A set of personality traits were found to be associated with the likelihood of persistent pain and opioid medication use, according to study results published in the Journal of Psychosomatic Research.

It is estimated that two-thirds of individuals who misuse opioids are prescribed those medications for pain management. Pain is determined by psychological and social factors, in addition to biological ones. Personality factors that include ways in which a person thinks, behaves and feels have been associated with the pain experience.

The aim of the current study was to examine the association between personality traits and persistent pain and opioid use over a 10-year period.

The study included 8491 participants (mean age, 65.93 years; 61% women) from the Health and Retirement Study who were asked to report on their personality and experience of pain using the 26-item Midlife Development Inventory that assesses: neuroticism, extraversion, openness, agreeableness, and conscientiousness. Of 8491 participants, 3440 (40%) were experiencing persistent pain, and 1166 (14%) reported using opioids within the previous 3 months.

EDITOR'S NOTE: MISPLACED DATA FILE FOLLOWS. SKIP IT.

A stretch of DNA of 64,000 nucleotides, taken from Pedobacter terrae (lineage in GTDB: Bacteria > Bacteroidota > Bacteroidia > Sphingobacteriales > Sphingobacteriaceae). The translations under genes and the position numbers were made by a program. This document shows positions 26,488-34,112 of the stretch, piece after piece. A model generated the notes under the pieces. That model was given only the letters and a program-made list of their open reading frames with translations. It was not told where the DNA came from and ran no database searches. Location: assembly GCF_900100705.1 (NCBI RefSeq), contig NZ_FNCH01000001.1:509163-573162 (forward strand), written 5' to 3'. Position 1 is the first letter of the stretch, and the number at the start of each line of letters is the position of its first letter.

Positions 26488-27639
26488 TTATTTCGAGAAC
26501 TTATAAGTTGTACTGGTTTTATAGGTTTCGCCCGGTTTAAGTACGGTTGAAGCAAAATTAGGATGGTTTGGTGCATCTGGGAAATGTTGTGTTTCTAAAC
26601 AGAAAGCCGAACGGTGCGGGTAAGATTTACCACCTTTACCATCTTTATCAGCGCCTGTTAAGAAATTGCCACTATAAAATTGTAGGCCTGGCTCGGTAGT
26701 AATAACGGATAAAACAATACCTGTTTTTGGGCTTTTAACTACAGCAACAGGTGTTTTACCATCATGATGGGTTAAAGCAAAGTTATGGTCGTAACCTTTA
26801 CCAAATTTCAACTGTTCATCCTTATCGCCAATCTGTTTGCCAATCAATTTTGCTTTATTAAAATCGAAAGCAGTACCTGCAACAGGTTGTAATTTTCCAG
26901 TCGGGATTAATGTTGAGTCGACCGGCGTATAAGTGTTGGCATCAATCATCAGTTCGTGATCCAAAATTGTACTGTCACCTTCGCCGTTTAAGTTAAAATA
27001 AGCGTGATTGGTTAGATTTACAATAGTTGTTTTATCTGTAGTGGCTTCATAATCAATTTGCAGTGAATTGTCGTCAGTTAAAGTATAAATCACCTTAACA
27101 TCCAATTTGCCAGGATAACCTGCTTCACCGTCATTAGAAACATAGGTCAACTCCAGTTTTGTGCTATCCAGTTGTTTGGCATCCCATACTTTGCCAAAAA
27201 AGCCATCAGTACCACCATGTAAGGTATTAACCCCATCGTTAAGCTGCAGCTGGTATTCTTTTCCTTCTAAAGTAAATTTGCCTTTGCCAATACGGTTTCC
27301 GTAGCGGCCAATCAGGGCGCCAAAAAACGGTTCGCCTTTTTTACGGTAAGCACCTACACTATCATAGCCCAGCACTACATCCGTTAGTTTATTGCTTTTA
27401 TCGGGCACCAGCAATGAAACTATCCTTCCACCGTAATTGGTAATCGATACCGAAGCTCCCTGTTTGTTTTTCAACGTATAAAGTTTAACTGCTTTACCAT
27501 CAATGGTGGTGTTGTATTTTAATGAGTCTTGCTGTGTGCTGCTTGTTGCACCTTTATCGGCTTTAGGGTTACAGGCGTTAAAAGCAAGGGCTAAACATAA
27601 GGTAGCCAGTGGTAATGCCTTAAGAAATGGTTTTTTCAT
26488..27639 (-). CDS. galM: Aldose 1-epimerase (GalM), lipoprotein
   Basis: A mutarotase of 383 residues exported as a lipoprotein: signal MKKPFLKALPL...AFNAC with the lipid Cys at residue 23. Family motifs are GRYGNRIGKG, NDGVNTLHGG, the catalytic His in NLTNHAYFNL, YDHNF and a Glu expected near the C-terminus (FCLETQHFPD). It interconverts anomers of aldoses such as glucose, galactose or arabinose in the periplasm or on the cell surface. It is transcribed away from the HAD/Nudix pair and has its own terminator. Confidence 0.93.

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Participants who reported persistent or infrequent pain vs no pain had higher scores in neuroticism and lower scores in extraversion, and conscientiousness. Openness scores were higher in participants reporting experiencing persistent pain vs no pain.

Neuroticism was found to be associated with a greater risk for persistent pain (odds ratio [OR], 1.44; 95% CI, 1.38-1.51; P <.001) and opioid use (OR, 1.21; 95% CI, 1.14-1.29). Extraversion was associated with a reduced risk for persistent pain (OR, 0.83; 95% CI, 0.80-0.87; P <.001) and opioid use (OR, 0.92; 95% CI, 0.86-0.97; P = .005).   

Conscientiousness was associated with a lower risk for persistent pain (OR, 0.83; 95% CI, 0.79-0.87; P <.001) and opioids use (OR, 0.91; 95% CI, 0.86-0.97; P =.003).

Study limitations include the lack of data on the specific cause and course of pain, the use of self-reported assessments of opioid prescription medication use, and the lack of information on opioid use before the 2016 assessment.

“[S]table psychological functioning may be one factor that makes an individual more vulnerable to persistent pain and may be useful in developing targeted prevention and treatments programs to manage pain,” concluded the study researchers.

Reference

Sutin AR, Stephan Y, Luchetti M, Terracciano A. The prospective association between personality traits and persistent pain and opioid medication use. J Psychosom Res. 2019;123:109721.